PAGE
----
FARMINGTON — The inside of Farmington Museum's empty exhibit wing is like an airplane hangar, said the museum's director Bart Wilsey, his voice echoing as he walked under its vaulted ceiling on Thursday.
"So yeah, it is pretty immense," he said. "I don't think Farmington has realized that yet."
The museum will host a ribbon cutting for the new wing at 3 p.m. on Feb. 26. Construction on the 7,500-square-foot wing and a 2,500-square-foot collection storage space began in May.
The museum plans to use the space to host an energy exhibit that tells the story of San Juan Basin's energy boom, ranging from dinosaurs to drill bits.
"I really want it to come full circle," Wilsey said.
Eventually — the date is undetermined — soaring pterodactyls will cover the walls of the new hall and canvases will show prehistoric sea creatures, Wilsey said. Farther into the room, through a maze of exhibits, visitors will walk through the history of geology, drilling, surface mining and oil and gas refining in the San Juan Basin.
The expansion cost $2.3 million, and the city generated the funds by refinancing bonds as part of a $9 million bonding project, Administrative Services Director Andy Mason said. The bonds would have matured in 2019, but the city extended payments to 2024, he said. The bonds' annual payments remain the same, he said.
The museum has raised $1 million for the energy exhibit, Wilsey said, but another $1 million is needed to reach its funding goal. He said staff can complete the exhibit with current funds, but it wouldn't be as "glitzy or interactive."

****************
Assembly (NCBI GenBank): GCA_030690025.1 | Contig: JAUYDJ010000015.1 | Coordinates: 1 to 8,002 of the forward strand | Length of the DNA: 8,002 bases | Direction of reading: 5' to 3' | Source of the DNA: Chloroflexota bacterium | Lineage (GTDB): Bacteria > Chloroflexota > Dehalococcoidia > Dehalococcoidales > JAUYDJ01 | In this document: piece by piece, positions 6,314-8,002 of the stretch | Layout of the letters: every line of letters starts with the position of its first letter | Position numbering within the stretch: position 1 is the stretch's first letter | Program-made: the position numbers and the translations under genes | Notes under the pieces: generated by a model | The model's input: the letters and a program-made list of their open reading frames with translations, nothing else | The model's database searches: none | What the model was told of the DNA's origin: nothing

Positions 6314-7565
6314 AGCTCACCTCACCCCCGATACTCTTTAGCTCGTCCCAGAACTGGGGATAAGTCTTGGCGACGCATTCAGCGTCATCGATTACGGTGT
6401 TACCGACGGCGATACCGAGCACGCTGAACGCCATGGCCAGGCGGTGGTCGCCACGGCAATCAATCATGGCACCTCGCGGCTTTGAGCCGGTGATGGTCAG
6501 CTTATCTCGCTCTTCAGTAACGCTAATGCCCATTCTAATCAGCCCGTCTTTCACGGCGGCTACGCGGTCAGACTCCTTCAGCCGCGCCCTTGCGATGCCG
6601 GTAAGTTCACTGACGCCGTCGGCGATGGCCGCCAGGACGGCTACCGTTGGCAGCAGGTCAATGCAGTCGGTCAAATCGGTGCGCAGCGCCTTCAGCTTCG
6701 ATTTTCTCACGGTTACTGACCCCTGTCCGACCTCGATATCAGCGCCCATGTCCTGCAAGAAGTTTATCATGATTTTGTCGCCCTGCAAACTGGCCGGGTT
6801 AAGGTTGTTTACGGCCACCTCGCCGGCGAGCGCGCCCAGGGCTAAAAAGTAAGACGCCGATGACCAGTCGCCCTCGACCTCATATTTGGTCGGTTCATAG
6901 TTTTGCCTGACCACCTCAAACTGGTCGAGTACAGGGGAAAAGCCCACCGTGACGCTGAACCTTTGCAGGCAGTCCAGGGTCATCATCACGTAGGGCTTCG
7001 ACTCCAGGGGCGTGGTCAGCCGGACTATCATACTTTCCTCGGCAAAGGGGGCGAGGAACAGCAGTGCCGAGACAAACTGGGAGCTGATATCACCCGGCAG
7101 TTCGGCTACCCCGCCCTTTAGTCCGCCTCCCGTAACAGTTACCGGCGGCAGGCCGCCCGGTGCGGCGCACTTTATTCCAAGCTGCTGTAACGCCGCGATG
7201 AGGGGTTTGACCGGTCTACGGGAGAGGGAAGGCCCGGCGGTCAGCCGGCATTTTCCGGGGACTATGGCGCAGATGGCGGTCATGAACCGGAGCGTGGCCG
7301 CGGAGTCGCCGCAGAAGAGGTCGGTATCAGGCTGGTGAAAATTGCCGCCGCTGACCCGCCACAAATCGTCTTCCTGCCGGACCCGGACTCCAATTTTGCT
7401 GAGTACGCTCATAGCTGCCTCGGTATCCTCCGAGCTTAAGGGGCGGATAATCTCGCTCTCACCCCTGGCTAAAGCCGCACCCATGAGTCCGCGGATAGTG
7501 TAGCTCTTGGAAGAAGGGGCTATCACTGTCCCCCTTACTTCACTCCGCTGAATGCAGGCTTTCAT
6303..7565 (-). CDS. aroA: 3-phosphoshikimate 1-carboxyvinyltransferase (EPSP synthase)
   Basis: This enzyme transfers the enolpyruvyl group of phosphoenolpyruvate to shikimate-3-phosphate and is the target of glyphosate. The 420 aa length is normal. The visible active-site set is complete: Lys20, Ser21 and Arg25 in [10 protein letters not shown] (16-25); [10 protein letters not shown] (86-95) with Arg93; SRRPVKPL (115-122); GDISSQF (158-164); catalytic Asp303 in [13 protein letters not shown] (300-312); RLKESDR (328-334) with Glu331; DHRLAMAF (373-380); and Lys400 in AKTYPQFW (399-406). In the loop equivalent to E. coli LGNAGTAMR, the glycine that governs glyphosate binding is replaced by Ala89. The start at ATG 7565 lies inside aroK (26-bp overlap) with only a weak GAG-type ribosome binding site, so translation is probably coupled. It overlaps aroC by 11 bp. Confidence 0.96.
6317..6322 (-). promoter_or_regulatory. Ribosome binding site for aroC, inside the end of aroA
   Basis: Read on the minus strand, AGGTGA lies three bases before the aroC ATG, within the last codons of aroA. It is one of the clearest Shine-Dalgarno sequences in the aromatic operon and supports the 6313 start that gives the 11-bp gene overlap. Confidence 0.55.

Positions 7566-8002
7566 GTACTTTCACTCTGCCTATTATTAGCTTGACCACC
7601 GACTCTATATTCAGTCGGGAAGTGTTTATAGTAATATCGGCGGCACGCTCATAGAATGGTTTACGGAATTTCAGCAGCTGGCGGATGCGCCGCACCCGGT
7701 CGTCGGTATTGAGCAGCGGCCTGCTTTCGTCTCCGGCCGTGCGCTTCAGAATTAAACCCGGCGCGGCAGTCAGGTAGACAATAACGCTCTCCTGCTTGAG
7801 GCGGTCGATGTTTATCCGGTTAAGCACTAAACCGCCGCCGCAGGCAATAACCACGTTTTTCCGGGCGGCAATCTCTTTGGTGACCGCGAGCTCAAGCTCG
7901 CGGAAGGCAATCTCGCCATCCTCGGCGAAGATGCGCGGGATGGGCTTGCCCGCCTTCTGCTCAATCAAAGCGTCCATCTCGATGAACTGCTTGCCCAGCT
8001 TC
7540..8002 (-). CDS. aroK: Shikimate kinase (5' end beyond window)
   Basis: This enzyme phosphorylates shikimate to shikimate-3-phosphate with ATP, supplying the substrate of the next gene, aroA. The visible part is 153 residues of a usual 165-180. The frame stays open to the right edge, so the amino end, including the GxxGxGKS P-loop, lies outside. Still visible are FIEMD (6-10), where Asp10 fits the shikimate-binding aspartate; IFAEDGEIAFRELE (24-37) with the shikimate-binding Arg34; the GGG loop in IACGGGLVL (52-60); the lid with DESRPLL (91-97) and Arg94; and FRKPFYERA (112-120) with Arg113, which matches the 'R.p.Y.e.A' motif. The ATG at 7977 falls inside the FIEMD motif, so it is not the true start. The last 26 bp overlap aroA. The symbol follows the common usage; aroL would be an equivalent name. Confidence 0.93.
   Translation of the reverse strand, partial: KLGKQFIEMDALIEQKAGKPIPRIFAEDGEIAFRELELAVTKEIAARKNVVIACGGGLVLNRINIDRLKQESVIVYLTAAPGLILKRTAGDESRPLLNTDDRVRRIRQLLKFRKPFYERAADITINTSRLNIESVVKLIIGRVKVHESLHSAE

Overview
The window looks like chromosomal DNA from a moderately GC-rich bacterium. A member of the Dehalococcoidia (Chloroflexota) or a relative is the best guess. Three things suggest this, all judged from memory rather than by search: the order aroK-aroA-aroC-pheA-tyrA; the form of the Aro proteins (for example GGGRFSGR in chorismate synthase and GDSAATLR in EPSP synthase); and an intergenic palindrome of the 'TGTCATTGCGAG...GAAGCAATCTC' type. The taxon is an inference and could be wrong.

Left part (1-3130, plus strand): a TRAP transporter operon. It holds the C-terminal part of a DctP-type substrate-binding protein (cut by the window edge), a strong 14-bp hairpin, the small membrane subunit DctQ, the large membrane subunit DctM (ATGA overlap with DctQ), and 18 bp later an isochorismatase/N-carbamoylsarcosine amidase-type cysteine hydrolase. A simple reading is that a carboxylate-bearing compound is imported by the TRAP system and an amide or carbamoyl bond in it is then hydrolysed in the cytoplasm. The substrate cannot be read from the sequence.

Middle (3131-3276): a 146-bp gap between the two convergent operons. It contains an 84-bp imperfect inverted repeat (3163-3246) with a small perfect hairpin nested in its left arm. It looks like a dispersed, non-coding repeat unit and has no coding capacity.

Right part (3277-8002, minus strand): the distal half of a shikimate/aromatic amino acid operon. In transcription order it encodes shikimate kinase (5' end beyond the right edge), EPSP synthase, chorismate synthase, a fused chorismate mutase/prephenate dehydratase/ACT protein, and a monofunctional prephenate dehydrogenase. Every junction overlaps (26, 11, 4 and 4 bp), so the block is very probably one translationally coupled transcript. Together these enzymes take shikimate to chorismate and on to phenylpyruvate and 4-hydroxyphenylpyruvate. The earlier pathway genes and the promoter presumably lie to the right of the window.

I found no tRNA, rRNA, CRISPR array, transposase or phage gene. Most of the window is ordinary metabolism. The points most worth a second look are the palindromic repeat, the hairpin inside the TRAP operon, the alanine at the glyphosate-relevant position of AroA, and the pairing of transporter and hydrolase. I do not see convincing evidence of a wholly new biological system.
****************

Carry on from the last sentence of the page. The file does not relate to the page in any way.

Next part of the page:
So far, energy companies have donated the majority of the money for the exhibit.
T. Greg Merrion, president of Merrion Oil and Gas, donated $100,000 for the exhibit and expressed a desire for "a world-class exhibit on energy," Wilsey said.
Farmington resident Roger Drayer said the energy exhibit will be good for Four Corners' residents. He said they will see the oil and gas industry's history and origin.
"I think one of the challenges is to present the history of the area, not only San Juan County, but the Four Corners," he said.
With enough funds, Wilsey hopes to install a truck mounted before a projector that visitors can buckle into and tour a coal mine as their seats bounce. And at the end of the wing, he hopes to build a glass tube that visitors can walk into and view the mining and drilling equipment outside the museum. Maybe, he said, there will even be a wind turbine blade.
He calls it "edu-tainment."
"Energy is such a hot-button topic, and there's really passionate voices on both sides of it," he said.
But the museum's goal is to present the history, geology and technology factually and objectively, he said. A museum is iWn the "eye of the public trust," he said.
"You come into a museum and it's almost like a classroom," he said, looking down the vast wing.